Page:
An hour and a half later it stopped snowing, so we gathered the strength to go out and cook a quick dinner: instant noodle soup. But, first, we had to find water! We were surrounded by swamps, so, finding water should have been easy. We started wandering in the darkness with our flashlights, searching for a clear stream, but the only streams we found, went along the road – muddy. We called out to one another to return to the camp, but, where was the camp?
Walking among the cows (what are cows doing in this altitude and weather?) we finally found our tent – what an embarrassing relief…
We decided to take the swamp water from one of the swamps above the cow shit and cooked dinner.
It was 21:00. We quickly did what was necessary (locking the bikes, etc.) and fled to the tent.
It snowed all night, till 14:00 the following day. Even though we enjoyed the serenity of our camp (2 cars all morning), we decided to get out of there – chances for clear sky were low.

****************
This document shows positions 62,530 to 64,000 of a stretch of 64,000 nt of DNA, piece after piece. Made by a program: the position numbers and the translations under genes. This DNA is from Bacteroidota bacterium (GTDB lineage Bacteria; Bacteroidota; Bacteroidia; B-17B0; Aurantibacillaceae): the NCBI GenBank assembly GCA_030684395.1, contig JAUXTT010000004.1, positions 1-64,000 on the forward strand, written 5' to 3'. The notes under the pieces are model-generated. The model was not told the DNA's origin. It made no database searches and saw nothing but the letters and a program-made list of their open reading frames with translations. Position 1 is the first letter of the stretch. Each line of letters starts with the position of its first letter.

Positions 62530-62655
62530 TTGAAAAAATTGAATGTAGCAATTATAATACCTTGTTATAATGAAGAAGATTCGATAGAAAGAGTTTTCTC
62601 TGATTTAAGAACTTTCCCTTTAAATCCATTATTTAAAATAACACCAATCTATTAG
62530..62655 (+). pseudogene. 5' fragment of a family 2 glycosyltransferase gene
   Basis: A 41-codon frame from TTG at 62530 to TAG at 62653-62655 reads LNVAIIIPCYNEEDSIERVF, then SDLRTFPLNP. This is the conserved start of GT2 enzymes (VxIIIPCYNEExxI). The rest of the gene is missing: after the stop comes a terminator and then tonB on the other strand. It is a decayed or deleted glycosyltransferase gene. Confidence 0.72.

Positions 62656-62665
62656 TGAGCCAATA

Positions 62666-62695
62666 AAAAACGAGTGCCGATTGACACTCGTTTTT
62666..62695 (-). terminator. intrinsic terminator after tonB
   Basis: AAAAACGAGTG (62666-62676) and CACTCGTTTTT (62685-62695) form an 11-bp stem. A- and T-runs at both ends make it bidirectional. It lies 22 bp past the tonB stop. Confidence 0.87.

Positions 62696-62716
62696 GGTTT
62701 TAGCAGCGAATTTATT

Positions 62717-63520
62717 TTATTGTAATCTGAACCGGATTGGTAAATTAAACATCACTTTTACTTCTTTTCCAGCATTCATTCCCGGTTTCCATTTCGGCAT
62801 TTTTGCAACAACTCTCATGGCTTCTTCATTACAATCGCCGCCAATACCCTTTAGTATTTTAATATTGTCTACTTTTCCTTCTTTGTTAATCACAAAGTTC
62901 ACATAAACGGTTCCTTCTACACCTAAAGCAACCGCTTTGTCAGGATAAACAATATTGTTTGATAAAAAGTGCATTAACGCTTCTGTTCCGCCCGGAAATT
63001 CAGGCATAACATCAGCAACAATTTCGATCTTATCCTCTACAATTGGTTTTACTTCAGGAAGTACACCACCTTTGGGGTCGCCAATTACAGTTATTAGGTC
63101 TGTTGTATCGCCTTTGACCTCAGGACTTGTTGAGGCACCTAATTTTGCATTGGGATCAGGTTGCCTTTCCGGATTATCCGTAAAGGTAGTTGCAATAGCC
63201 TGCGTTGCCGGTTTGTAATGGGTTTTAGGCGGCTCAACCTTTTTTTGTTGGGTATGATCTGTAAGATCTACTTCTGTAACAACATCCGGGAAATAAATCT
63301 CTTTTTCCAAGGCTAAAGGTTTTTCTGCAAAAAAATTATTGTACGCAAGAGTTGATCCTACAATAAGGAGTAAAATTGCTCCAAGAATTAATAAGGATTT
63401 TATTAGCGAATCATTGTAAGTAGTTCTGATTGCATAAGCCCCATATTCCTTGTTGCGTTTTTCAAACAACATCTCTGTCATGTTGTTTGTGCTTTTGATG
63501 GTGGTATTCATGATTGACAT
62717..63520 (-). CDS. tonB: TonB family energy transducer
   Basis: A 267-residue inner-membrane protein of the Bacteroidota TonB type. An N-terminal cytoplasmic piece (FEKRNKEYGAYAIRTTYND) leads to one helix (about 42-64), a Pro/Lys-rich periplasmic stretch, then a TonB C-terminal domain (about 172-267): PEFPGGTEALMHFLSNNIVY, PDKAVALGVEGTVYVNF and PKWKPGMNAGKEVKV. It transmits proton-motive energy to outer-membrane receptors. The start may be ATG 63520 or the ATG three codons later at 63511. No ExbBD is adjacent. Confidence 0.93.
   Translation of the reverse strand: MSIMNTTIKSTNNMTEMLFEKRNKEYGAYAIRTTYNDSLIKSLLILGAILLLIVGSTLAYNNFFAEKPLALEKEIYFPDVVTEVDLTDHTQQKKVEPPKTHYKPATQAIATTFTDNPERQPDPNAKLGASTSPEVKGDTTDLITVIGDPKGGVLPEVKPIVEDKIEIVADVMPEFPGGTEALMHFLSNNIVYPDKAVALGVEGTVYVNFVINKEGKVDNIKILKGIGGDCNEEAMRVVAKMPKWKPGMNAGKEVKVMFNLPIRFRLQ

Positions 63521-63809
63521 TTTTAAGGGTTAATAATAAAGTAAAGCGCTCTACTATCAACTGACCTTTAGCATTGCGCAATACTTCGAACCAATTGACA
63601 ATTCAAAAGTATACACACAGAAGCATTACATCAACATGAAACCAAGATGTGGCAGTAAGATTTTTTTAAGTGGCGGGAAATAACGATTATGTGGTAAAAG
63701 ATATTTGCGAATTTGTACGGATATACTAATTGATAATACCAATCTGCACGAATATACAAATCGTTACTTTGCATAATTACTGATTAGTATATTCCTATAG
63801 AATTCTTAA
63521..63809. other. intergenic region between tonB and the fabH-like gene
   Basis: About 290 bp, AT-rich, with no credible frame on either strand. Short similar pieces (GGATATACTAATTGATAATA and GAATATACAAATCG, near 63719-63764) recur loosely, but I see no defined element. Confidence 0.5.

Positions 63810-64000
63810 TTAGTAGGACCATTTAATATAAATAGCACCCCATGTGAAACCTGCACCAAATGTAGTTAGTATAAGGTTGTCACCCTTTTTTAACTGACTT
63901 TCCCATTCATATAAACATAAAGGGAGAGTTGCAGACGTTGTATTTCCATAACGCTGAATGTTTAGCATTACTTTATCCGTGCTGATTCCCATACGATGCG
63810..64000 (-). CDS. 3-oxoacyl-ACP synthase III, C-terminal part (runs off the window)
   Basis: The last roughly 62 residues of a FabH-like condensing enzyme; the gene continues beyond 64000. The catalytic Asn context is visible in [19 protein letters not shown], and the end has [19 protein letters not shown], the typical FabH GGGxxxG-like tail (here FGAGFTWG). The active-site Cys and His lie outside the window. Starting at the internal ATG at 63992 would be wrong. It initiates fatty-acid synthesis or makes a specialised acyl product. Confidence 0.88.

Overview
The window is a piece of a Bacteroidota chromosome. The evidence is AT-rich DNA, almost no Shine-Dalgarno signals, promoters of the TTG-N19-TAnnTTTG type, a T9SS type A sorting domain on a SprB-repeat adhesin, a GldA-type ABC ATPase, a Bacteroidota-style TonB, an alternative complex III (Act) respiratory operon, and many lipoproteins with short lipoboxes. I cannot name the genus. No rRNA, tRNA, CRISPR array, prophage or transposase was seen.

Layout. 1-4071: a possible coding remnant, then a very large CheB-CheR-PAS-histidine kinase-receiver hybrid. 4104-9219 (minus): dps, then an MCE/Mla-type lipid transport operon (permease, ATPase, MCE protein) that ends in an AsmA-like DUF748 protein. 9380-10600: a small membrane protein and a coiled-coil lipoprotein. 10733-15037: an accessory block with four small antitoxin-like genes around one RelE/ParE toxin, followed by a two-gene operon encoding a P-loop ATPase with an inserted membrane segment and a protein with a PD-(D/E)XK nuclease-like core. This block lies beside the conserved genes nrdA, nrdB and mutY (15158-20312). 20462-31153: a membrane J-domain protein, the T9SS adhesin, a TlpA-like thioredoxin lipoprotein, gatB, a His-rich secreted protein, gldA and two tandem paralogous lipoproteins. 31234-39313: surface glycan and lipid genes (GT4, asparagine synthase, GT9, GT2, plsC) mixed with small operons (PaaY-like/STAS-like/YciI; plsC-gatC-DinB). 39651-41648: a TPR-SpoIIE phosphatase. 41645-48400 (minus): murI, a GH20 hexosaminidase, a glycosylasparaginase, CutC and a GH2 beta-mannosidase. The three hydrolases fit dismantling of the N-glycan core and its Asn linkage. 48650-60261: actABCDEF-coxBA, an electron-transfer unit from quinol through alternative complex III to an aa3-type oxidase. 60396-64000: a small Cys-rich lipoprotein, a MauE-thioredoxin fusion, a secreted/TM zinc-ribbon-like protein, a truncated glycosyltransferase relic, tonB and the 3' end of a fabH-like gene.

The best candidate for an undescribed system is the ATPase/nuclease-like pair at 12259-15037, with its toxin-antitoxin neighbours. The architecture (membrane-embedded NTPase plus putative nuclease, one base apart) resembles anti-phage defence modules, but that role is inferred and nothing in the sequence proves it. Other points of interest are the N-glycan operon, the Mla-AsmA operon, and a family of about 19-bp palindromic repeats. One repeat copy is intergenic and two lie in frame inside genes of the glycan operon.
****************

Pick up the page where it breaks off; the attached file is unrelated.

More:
Bad road!
Our cam spot?
Gal, tired.
Another laguna.

Washing dishes. Cold...
Our camp.

We descended about 1,500m on our way to Chacas. It rained again, towards our arrival, and the hilly entrance to town was like a big mud wrestling ring, making cycling impossible. We were very tiered.
We found a shitty room, in a beautiful, traditional adobe house. We rested a day in this charming colonial village, trying to dry our wet cloths.

Gal, looking back at the glacier.

Happy New Year 2009!
Exhausted and hungry, we attacked Chacas, barely aware it was New Years Eve.
The only food we found was grilled/fried chicken with rubbery French fries, a favorite Peruvian holiday dish.
We celebrated with cheap Chilean wine (reminding us that Chile is not so far away) and fried chicken and chips.

Our guest house - Check out the horse!!!
New Year in Chacas.

The climb back to the western side of the Cordillera Blanca, via Laguna Llanganuco was much easier, with a slightly better dirt road. Waking up at Yanama, and seeing all the surrounding white peaks was exciting after3 cloudy, winter days.